NM searches for answers to 'Why Johnny Can't Read' - Albuquerque Journal

NM searches for answers to ‘Why Johnny Can’t Read’

Copyright © 2021 Albuquerque Journal

Learning to read can open a person’s world to success and unlimited possibilities. In contrast, the inability to read can set the same person up for a world of cascading disappointments.

More than 65 years ago, educator and writing consultant Rudolf Flesch agreed to tutor a boy who had been held back in the sixth grade because he couldn’t read. Flesch discovered the boy had never been taught how to sound out letters or put them together to form words. Once the boy had that key, he quickly unlocked the magic to reading and literacy.

Flesch went on to write the 1955 bestseller and exposé on American reading education, “Why Johnny Can’t Read.”

In 1981, he penned a follow-up exposé: “Why Johnny Still Can’t Read.”

In New Mexico today, there are too many Johnnys, Miguels, Marias and Nancys, not all of them children, who are unable to read beyond a rudimentary level.

In fact, 29% of New Mexico adults read at the level of a 5- to 7-year-old.

Imagine trying to write a résumé; read notes from your child’s teacher; fill out basic forms for a driver’s license, insurance or rental agreement, or understand notes or directions from a doctor.

So it shouldn’t be surprising that data shows a strong correlation between low literacy and higher underemployment and unemployment, poverty, poor health, behavioral health issues, low self-esteem, teen pregnancies, drug and alcohol abuse, divorce and involvement in the criminal justice system.

And with New Mexico’s literacy ranking of 49th in the United States, it should not be surprising to see the state’s poor performance in so many key indictors, such as education, poverty, child well-being, drug use and crime.

‘Literacy Project’

Today, the Albuquerque Journal, in conjunction with KOAT television and KKOB radio, launches “The Literacy Project,” a yearlong initiative aimed at shining a spotlight on New Mexico’s literacy challenges with the goal of providing insight, possible solutions and a database of available resources to improve outcomes for both children and adults.

For most, a successful path to literacy begins well before high school.

“If children are not ready to learn by the time they reach kindergarten, they’re already compromised. When they start from behind, too often they will end up behind,” said James Jimenez, executive director of New Mexico Voices for Children.

That’s a key reason his organization believes “that expanding early childhood education programs is absolutely vital for increasing literacy opportunities.”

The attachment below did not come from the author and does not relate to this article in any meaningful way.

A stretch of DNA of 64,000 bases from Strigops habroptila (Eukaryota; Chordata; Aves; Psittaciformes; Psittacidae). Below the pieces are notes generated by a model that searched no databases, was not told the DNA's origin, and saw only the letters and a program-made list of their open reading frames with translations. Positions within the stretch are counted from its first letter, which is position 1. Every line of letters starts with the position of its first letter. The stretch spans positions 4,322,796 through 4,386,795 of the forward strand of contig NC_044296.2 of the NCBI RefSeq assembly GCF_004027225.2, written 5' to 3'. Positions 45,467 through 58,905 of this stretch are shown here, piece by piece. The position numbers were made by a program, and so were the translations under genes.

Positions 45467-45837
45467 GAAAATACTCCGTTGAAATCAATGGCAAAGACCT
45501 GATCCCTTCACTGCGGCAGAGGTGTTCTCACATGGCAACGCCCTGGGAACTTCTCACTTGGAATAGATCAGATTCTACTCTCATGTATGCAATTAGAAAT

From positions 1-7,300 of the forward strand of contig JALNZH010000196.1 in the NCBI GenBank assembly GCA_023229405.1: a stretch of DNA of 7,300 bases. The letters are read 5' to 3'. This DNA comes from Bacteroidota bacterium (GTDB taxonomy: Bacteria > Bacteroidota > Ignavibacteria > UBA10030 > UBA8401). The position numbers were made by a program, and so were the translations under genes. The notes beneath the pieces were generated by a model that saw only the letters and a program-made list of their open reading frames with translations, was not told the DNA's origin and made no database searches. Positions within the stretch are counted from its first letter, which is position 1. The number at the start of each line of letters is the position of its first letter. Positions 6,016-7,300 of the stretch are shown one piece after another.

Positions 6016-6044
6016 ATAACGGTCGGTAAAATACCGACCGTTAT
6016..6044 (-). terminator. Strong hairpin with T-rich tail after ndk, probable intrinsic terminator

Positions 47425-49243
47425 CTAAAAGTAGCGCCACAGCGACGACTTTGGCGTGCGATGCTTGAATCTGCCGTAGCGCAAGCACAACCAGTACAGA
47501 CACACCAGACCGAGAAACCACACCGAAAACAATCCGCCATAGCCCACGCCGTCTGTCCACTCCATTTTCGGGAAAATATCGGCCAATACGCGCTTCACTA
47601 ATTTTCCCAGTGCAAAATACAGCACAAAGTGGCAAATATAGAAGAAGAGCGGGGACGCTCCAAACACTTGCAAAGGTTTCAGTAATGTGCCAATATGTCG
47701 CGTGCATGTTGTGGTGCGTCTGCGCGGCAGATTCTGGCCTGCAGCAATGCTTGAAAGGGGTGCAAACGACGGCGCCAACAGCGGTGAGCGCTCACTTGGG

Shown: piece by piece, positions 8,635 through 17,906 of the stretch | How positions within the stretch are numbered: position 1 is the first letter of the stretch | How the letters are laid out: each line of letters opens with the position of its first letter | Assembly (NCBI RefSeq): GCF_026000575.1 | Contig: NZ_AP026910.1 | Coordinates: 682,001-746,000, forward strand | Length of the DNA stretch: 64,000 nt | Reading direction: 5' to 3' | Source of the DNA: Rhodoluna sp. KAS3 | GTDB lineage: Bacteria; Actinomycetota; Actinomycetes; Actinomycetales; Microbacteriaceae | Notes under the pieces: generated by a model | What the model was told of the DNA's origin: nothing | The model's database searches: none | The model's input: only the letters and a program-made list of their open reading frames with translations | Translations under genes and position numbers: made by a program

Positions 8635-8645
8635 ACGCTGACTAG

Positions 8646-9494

And students who fall behind in school are more likely to drop out altogether.

A report by the Annie E. Casey Foundation found that students who were not proficient readers by the end of third grade were four times more likely to drop out of high school.

“Educators often say that at about the third grade, children move from learning to read to reading to learn,” Jimenez said.

Gloria Rael, executive director of Albuquerque Adult Learning Center, estimated that in the central New Mexico region of Bernalillo, Sandoval, Torrance and Valencia counties, there are 60,000 people over age 18 who lack high school diplomas.

Quite simply, she said, New Mexico has a reading, writing and simple math problem and has had it for decades. And the supporting statistics on the state’s literacy rate can be overwhelming.

NM 49th in US

New Mexico ranks 49th in the nation in literacy, barely ahead of Louisiana.

According to the Kids Count Data Book for the state, 76% of fourth graders are not proficient in reading, 79% of eighth graders are not proficient in math, 26% of high school students do not graduate on time, and 12% of teenagers are neither in school nor working.

New Mexico literacy rates have shown little significant progress in 20 years.

“In a highly complex world, like the one that we live in, technical skills are required to compete effectively for well-paying jobs,” Jimenez said. “It’s really difficult to compete for those jobs if you don’t have the basic literacy skills that an employer needs you to have.”

People with low literacy skills are four times more likely to have poor health, according to New York-based ProLiteracy, a nonprofit that supports literacy programs. Those adults have a higher chance of having to go to the emergency room, something that costs U.S. taxpayers between $106 billion and $238 billion each year.

People with low literacy levels are less likely to be politically engaged and understand what’s going on in government, and more likely to be involved in the criminal justice system, ProLiteracy said.

Nationwide, 75% of individuals incarcerated in state facilities have low literacy and did not complete high school. Incarcerated individuals who participate in literacy programs are 43% less likely to become repeat offenders.

Despite the dismal statistics, New Mexico lacks a statewide task force or similar body to tackle the problem in a coordinated way. The Journal, KOAT-TV and KKOB radio plan to highlight literacy over the next 12 months, feature some of the successful programs and compile and make available a running list of resources for children and adults.

The Journal welcomes suggestions about current programs to add to the database – available at abqjournal.com – and welcomes story suggestions for the coming months. Email mmurphy@abqjournal.com or rnathanson@abqjournal.com.

A determined mom illustrates the possible

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